Initially, I blamed the weather. The hottest week of the year, with the blazing sun promising lazy afternoons in London parks with cold beers to hand, is a pretty uncharitable time to start plugging hours into a massively multiplayer game. I was clock-watching, glancing at the time after every couple of missions, wondering if I'd played enough for today and could justify switching off the PC and marching out into daylight.
Within the first ten hours, however, I knew that something was wrong that had nothing to do with the weather. I didn't really want to go out into the dazzling sunshine - I'm Irish, for God's sake, our reaction to the sun makes vampires wince sympathetically - I just wanted a reason to stop playing APB.
In itself, that's not unusual. Game reviewers end up playing all manner of dreadful stuff, and are honour-bound to play for several hours longer than any sane human would ever wish to. Yet APB doesn't tick the boxes that usually point to a bad game. For a start, it's from a studio - Realtime Worlds - whose last game, Crackdown, remains one of my personal highlights of the Xbox 360's catalogue, and whose creative bosses cut their teeth on little projects like, oh, inventing Grand Theft Auto.
For another thing, APB is a remarkably polished and accomplished game in many ways. I've played many MMOs at launch, and if they share a single trait, it's bumpy starts - server issues, unstable, buggy clients, half-finished content and unimplemented features are the order of the day. Not in APB; the game isn't technically perfect by any means, but it's closer than any launch MMO I've ever played.
If my lack of enthusiasm for APB could be blamed on easily patched technical issues, it would offer a glimmer of hope. It's a lot harder to patch fun into a game which has seemingly forgotten to add any.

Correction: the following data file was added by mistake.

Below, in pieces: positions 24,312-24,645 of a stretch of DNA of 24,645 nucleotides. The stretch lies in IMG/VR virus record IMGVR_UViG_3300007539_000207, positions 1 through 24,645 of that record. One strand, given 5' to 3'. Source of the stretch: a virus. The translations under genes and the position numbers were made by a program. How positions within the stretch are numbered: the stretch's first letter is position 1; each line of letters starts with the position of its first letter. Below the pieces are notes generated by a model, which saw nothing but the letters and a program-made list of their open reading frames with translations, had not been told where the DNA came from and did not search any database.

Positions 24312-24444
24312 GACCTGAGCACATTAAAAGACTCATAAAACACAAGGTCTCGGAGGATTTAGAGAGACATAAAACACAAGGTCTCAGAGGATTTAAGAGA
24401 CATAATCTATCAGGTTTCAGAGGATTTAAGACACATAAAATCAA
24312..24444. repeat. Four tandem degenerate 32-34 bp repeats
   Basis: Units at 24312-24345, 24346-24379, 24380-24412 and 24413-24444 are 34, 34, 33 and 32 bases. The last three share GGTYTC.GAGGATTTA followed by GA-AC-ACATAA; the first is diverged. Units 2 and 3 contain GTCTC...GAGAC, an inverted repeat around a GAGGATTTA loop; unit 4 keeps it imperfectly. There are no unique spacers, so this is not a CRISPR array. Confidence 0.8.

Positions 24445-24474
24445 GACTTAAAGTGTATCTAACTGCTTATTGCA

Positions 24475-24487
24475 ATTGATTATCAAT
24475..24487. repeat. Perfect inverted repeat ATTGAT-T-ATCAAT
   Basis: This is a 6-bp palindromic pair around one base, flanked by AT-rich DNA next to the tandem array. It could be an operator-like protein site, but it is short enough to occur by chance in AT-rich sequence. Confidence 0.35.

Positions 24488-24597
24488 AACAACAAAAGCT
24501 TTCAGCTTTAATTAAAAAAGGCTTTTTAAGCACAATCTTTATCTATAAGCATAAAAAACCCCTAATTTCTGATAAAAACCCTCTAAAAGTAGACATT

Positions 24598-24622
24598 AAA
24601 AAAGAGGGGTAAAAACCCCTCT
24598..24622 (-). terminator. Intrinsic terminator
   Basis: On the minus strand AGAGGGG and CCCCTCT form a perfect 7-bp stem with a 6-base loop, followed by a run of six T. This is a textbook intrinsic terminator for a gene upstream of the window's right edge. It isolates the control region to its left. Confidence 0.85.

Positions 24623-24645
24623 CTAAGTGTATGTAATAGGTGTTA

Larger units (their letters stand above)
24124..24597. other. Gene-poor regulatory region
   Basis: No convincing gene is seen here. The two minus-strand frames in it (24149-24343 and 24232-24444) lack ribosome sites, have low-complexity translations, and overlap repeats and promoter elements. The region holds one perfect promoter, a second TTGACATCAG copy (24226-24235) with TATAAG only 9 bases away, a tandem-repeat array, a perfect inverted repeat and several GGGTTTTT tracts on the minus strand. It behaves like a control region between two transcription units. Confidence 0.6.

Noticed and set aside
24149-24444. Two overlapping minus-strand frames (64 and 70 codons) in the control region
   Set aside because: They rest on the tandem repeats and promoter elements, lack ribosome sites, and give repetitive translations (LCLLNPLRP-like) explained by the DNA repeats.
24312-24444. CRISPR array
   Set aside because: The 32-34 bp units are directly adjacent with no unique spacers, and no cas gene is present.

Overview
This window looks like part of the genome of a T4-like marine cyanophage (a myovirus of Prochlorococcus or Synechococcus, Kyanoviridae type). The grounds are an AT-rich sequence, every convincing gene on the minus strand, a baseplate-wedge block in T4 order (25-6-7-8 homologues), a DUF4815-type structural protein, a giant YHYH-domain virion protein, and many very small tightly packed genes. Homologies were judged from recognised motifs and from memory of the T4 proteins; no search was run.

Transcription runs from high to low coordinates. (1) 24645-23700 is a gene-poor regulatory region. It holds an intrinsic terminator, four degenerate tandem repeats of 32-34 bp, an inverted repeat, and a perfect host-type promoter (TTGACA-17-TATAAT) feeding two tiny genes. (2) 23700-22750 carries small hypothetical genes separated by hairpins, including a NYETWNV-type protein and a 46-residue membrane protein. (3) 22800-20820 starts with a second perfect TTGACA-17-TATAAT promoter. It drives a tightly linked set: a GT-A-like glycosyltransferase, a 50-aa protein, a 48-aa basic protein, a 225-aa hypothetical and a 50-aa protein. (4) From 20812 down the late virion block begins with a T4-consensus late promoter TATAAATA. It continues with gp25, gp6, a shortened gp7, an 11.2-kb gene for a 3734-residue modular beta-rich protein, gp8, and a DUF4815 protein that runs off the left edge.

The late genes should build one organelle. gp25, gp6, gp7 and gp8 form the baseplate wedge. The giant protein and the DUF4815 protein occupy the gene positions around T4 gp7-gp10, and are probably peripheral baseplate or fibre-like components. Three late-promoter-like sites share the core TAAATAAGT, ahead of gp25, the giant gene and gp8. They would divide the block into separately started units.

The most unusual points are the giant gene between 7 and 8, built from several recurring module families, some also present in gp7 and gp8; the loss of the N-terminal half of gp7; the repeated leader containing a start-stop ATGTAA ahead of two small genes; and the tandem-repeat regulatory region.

That's a sweeping statement, so let me clarify. APB is a game about driving and shooting. It takes the basic template of Grand Theft Auto and attempts to place it into a massively multiplayer environment.
A lot of thought has gone into how that is accomplished, and some very clever solutions have been created, but the core idea is simple - you pick a faction for your character, either a Criminal or an Enforcer, and whenever you start a mission, the game notifies opposing players in the region and offers them the task of stopping you.
It's an entirely player-versus-player game, then, where the opposition you'll encounter during quests is made up of other players, not AI-controlled enemies. Each engagement generally ends up with a handful of players on each side, either playing in a team together or shoved together temporarily by the game's matchmaking system, all battling for a variety of objectives scattered around the city district.
Since you can only attack opposing players who are directly involved in your mission, the result is that each sprawling district ends up with multiple gun battles and high-speed chases going on at once, ensuring that there's always plenty of action to watch even if you're just cruising around the city.
If you ignore the conceit of having several of them going on in the same district at once, however, these battles are just third-person multiplayer shooters, pitching a handful of players against each other in a variety of objective-based scenarios. This is the initial surprise for many new players of APB - it has vastly more of its DNA in common with online action games than it does with MMOs. There are few stats, no concept of levelling up in the traditional sense, and no numbers floating around above people's heads in combat. It's a game about shooting and driving.